In the last couple of years, there’s been hype around the use of coconut oil over other types of oil, due to its cholesterol lowering effects. There are two major types: virgin and refined. Virgin coconut oi’s extracted from the fruit of mature coconuts without using high temperatures or chemicals. Refined coconut oil is created using dried coconut meat that’s often bleached and/or deodorized.
I have to admit, I got sucked into the advertisements that coconut oil is an equivalent to olive oil. I even bought a ___ container of coconut oil from Costco, that’s how committed I was.
A study let by Kai et al., 2011, looked into the efficacy of virgin coconut oil (VCO) in regards to weight reduction and overall safety of use in 13 female and 7 obese male Malay volunteers. Weight, associated anthropometric parameters and lipid profile one week before and one week after VCO intake was documented. Organ function tests were used to assess the safety of VCO one week before and after use. The results showed only waist circumference was different from the initial visit, with a 2.86 cm reduction or a 0.97% change in measurement. There was no change in lipid profile, but there was a small decrease in creatinine and alanine transferase levels. The study found no changes in women’s waist circumference or lipid profile, yet this product was seemed as safe to use on humans.
Use of coconut oil is in conclusive. Due to its high saturated fat content and more concrete evidence on the impact of fish oil, it’s recommended to use coconut oil sparingly. Studies have shown that those using fish oil have a slight increase in their HDL levels, but also have a slight increase in their LDL levels. There is strong evidence that the use of fish oil has a positive impact on one’s triglycerides, another type of fat that can increase one’s risk for heart disease.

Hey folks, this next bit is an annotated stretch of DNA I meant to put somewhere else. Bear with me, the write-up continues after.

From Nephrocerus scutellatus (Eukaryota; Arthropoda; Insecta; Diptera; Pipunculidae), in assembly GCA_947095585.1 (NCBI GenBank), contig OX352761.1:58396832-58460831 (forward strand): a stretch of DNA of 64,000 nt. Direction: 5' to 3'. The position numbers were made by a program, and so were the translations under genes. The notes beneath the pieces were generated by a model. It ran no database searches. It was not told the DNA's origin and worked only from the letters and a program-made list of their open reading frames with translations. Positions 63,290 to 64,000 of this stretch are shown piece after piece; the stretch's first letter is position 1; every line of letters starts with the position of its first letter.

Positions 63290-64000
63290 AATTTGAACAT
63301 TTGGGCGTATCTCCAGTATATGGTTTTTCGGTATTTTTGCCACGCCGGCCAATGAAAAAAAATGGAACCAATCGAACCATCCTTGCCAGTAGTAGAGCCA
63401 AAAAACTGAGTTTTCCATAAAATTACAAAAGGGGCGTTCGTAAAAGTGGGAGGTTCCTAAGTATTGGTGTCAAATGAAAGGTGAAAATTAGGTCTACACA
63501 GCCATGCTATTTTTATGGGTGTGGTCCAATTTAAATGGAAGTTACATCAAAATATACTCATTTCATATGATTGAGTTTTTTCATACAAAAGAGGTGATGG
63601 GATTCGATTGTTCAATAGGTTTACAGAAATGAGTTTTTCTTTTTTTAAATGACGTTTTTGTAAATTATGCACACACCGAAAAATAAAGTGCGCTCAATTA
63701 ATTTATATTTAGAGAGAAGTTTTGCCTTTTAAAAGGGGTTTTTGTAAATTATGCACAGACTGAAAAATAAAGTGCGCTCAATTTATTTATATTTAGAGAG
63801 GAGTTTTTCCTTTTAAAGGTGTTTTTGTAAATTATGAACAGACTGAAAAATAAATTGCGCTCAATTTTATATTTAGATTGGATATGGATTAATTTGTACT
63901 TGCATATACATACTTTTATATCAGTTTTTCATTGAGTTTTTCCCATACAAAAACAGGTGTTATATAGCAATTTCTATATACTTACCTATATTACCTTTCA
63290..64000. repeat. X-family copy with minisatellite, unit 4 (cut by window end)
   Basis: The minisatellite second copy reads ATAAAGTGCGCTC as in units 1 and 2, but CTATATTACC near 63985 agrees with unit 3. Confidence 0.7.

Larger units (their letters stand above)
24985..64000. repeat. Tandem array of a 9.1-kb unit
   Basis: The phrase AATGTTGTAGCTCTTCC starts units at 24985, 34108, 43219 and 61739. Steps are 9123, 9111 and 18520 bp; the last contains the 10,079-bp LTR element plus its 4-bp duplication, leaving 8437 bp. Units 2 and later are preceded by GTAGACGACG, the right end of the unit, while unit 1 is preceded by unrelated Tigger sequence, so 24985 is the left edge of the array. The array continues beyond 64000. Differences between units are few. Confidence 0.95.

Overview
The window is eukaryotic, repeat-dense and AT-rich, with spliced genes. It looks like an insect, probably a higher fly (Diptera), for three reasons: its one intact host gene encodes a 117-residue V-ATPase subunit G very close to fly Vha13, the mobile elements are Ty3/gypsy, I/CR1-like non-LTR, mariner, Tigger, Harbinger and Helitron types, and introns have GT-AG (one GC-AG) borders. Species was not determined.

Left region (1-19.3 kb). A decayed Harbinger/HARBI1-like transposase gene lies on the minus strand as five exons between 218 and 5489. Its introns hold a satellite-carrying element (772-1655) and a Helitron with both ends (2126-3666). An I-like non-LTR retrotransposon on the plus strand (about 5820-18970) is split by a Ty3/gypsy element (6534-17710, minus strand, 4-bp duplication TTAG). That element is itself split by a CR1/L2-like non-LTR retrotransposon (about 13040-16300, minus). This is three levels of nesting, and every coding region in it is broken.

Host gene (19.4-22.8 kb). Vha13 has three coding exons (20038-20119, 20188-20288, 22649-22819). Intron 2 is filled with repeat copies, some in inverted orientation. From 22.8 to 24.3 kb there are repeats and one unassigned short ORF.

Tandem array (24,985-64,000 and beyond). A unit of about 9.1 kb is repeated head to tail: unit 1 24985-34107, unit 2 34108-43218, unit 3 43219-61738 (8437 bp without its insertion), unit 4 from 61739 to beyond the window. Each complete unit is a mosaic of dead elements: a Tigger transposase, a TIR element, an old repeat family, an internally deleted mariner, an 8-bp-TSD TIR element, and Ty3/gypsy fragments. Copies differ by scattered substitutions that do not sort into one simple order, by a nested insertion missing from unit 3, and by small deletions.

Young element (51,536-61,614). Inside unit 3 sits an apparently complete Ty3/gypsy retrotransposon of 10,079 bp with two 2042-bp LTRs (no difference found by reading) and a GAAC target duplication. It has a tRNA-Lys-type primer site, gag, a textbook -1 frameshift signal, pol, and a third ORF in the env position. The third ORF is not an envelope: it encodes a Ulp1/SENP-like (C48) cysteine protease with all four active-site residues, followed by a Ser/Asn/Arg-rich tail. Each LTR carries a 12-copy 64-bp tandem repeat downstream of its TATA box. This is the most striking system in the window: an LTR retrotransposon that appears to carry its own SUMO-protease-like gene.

With the limited research on the impact on hypercholesterolemia,Alzheimer’s disease, chronic fatigue, diabetes, Crohn’s disease, irritable bowel syndrome,thyroid problems and/or weight loss, if I could go back in time, I wouldn’t have bought coconut oil.l Like other types of tropical oils, such as palm oil and palm kernel oil, coconut oil’s high in saturated fat–specifically myristic acid and lauric acid. Together, myristic and lauric acid have a greater total cholesterol raising impact than the palmitic acid found in meat and dairy products. Lauric acid decreases the Total:HDL cholesterol ratio due to the increase in HDL cholesterol levels.
The Academy of Nutrition and Dietetic’s Nutrition Care Manual current recommendations for disorders of lipid metabolism:
- Limit intake of saturated fat, trans fat, and cholesterol.
- Consume adequate energy to maintain or achieve appropriate weight.
- Replace saturated fat with monounsaturated or polyunsaturated fat (MUFA and PUFA)
- Increase intake of n-3 fatty acids, fiber (especially soluble fiber), vegetables, and fruits
Since I did buy the coconut oil, I’ll use it sparingly, but I now recognize the difference between the hype and see the lack of scientific evidence to back up the mass market claims of coconut oil. If you do end up using coconut oil, when sauteeing or baking up to 350F, opt for the virgin coconut oil as it’ll provide items with that “tropical” taste. As unrefined coconut oil’s tasteless, in up to 425F it can be used in stir frying or high heat sauteeing.
Bottom Line: While high in saturated fat, coconut oil doesn’t contain trans fat, like shortening. The types of fat in oils is important to consider than the numerical quantity of fat in the diet.
1. Cunningham E. Is There Science to Support Claims for Coconut Oil?. Journal Of The American Dietetic Association [serial online]. May 2011;111(5):786. Available from: Academic Search Premier, Ipswich, MA. Accessed June 23, 2014.
2. Kai Ming L, Yeong Yeh L, Chee Keong C, Rasool A. An Open-Label Pilot Study to Assess the Efficacy and Safety of Virgin Coconut Oil in Reducing Visceral Adiposity. ISRN Pharmacology [serial online]. January 2011;:1-7. Available from: Academic Search Premier, Ipswich, MA. Accessed June 23, 2014.
3. Q: Does coconut oil improve cholesterol by raising good cholesterol, or should I use fish oil?. Mayo Clinic Health Letter [serial online]. August 2012;30(8):8. Available from: Academic Search Premier, Ipswich, MA. Accessed June 23, 2014
4.Coconut oil: Supervillain or superfood?. Harvard Heart Letter [serial online]. January 2014;24(5):7. Available from: Academic Search Complete, Ipswich, MA. Accessed July 5, 2014
5. Lawrence G. Dietary fats and health: Dietary recommendations in the context of scientific evidence. Adv Nutr. 2013;4:294-302.